Journal logo

Israel marks six months of fighting in Gaza, with dwindling backing from senior US officials.

Six months of fighting in Gaza

By SamarPublished about a month ago 3 min read
In Rafah, southern Gaza, Palestinians assess the damage caused by an Israeli airstrike to residential buildings.

Washington, DC (TND) — As Israel observed the passing of six months since large groups of Hamas terrorists carried out a horrific terror attack on communities close to the Gaza border, the United States and other countries are showing less and less support for the nation.

Although the destruction campaign launched by Israel against the Gaza Strip, a region roughly the size of Manhattan with a million more people living there, has drawn criticism from many nations and politicians, President Joe Biden calling it "over the top" while others have sued the Jewish State for genocide, it appears that the missile strike that killed seven volunteers from the World Central Kitchen (WCK) turned the tide.

In a Thursday phone conversation with Israeli Prime Minister Benjamin "Bibi" Netanyahu, Biden threatened to rescind any further military assistance from the United States to Israel unless the latter guaranteed the entry of humanitarian supplies into Gaza and the security and safety of the relief workers.

For the first time since the start of the war, Biden made a bold move by openly and proudly identifying as a "zionist" in order to influence the supply of weapons and military hardware to Israel.

Following up on the president's remarks, White House National Security Communications Advisor John Kirby stated that Israel needed to take "more" action during his Sunday morning appearance on "Face the Nation."

Regarding the breakdown in communication between the WCK and the Israeli Defense Forces, Kirby stated, "Clearly, this broke down, no question about it."

The remarks from Kirby and Biden of the White House coincide with accusations from other humanitarian organizations that the Israeli military has a pattern of attacking workers of non-governmental organizations and humanitarian aid in less lethal but no less damaging ways than it did the World Cancer Institute.

At a press conference in Geneva, Switzerland, on Thursday, Doctors Without Borders (or Médecins Sans Frontières as it is more widely known) Secretary-General Christopher Lockyear stated, "We do not accept it," in response to the IDF's description of the WCK attack as a "regrettable incident."

In the past six months, more than 200 humanitarian workers have lost their lives in Gaza, joining the more than 33,000 Gazans who have already perished as a result of Israeli airstrikes and other military actions. The Gaza Health Ministry, which is under Hamas control, releases the death toll, but neither the United States nor the United Nations has refuted the estimates. Nor do they dispute that Rafah, the southernmost and last comparatively standing city in the region, is now home to over 1.4 million people, representing over 85% of the total population of the Manhattan-sized area that has been forced to flee.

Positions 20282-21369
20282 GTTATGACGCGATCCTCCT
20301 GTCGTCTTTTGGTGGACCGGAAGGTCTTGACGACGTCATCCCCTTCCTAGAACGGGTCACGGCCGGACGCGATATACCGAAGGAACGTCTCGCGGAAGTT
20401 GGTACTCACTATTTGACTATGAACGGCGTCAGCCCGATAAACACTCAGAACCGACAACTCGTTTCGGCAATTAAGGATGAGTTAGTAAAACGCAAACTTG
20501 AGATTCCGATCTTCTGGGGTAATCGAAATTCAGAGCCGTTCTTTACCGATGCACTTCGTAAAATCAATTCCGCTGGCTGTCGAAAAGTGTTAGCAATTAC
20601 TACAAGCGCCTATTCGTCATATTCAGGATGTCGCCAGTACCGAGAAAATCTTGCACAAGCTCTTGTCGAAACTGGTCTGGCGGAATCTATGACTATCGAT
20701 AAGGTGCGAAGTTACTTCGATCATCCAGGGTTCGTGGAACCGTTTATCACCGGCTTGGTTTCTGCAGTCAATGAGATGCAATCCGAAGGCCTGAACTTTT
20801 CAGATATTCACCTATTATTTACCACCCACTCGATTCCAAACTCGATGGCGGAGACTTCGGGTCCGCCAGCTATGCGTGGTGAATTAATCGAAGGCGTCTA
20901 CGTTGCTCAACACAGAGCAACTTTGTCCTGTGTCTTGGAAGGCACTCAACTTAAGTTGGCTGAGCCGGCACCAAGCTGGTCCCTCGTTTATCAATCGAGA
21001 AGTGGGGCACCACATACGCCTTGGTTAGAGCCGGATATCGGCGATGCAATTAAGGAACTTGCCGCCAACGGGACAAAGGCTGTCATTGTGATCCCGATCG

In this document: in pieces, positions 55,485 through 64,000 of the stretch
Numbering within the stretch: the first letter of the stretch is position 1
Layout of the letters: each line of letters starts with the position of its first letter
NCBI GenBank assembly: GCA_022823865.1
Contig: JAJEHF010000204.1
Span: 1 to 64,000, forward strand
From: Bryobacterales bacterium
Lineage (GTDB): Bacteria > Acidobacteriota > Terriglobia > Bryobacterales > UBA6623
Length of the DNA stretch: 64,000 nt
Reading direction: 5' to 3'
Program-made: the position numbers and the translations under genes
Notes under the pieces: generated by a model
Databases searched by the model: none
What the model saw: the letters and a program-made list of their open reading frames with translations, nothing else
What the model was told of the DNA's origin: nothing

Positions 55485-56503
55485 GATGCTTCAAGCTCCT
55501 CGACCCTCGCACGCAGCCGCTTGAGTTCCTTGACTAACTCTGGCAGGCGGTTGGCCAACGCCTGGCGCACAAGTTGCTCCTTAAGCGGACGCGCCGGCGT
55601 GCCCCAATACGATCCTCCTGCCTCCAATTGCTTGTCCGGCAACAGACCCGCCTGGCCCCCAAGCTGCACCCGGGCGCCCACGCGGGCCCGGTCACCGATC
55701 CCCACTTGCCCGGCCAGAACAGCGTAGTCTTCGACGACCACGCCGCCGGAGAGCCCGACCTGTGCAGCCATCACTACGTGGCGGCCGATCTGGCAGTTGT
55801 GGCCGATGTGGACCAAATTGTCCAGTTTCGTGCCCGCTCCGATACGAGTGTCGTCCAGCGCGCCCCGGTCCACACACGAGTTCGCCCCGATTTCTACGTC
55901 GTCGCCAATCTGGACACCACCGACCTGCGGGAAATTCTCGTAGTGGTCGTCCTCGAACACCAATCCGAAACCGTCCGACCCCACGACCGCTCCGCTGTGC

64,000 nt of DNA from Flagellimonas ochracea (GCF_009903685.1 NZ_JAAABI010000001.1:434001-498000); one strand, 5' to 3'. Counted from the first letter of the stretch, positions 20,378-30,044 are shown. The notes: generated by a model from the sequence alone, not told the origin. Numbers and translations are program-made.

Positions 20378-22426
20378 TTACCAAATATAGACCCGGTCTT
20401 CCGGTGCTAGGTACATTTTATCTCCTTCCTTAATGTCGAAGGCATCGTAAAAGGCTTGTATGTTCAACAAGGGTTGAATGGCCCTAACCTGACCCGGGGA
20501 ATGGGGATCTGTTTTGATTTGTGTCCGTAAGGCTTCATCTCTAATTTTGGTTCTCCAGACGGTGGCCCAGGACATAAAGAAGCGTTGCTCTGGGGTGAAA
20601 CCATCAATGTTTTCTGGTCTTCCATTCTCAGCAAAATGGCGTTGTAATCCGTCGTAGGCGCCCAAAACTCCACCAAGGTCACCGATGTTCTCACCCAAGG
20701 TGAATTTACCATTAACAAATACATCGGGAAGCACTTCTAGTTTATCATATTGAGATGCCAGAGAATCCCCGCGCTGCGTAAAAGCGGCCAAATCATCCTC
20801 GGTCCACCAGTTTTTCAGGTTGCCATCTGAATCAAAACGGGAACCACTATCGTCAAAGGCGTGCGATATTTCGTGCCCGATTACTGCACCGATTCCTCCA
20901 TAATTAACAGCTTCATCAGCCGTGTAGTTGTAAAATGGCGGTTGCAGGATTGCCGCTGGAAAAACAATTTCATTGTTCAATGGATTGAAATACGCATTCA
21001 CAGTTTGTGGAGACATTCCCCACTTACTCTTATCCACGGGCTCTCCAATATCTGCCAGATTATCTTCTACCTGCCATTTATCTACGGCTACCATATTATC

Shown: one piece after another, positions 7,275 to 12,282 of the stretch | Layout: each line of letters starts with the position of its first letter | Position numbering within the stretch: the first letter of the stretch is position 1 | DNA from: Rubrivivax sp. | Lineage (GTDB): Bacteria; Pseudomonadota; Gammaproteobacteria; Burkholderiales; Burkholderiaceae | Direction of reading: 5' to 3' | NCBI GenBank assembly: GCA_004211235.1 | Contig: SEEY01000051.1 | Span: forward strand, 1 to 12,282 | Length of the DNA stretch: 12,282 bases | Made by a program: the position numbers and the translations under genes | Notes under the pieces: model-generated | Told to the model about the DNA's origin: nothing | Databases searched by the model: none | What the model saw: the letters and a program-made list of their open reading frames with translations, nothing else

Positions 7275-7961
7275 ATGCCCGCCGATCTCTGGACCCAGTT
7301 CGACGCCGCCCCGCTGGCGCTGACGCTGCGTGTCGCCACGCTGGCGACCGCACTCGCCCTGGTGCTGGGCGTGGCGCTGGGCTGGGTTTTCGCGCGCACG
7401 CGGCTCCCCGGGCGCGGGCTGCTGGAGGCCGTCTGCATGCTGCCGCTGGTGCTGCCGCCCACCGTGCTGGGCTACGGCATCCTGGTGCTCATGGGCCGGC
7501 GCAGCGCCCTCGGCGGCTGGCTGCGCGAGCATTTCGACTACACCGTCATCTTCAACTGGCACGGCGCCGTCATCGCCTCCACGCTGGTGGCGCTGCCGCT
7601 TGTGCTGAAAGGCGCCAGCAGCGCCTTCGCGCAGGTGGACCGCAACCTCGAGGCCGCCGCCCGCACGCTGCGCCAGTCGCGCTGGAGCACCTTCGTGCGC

Concerned by Netanyahu's plans to move forward with a ground invasion of Rafah, which could potentially be catastrophic for the hundreds of thousands of internally displaced refugees there, activists and officials are worried that Israel is pulling out all but one division from the Gazan city of Khan Younis on Sunday, citing "rest and refit" as the reason.

Kirby emphasized the opposition of the United States to such a plan, repeating remarks made for weeks by the White House that Netanyahu needed a plan to deal with the humanitarian crisis there before launching a military campaign. Congressmen, however, worry that Biden has not adequately explained to the American people or to them in private what would happen if the Israeli leader carried out his plan and/or did not provide the appropriate protections for aid workers that the White House has demanded.

Other members have gone so far as to call on Biden to remove military assistance that he had already blocked off and scheduled for delivery, along with a group of Democratic lawmakers.

Even worse news for Netanyahu: it seems that the once-staunch and devoted ally, former President Donald Trump, is abandoning the Israeli leader despite Biden joining, if hazily, the activists' months-long calls for a ceasefire in Gaza.

During a Thursday radio interview with conservative pundit Hugh Hewitt, Trump claimed that Israel was "losing the PR war."

At the end of March, he made even more stark remarks for the Israeli newspaper Hayom, saying he believed that support for the Jewish state was dwindling.


About the Creator

Reader insights

Be the first to share your insights about this piece.

How does it work?

Add your insights


There are no comments for this story

Be the first to respond and start the conversation.

Sign in to comment

    Find us on social media

    Miscellaneous links

    • Explore
    • Contact
    • Privacy Policy
    • Terms of Use
    • Support

    © 2024 Creatd, Inc. All Rights Reserved.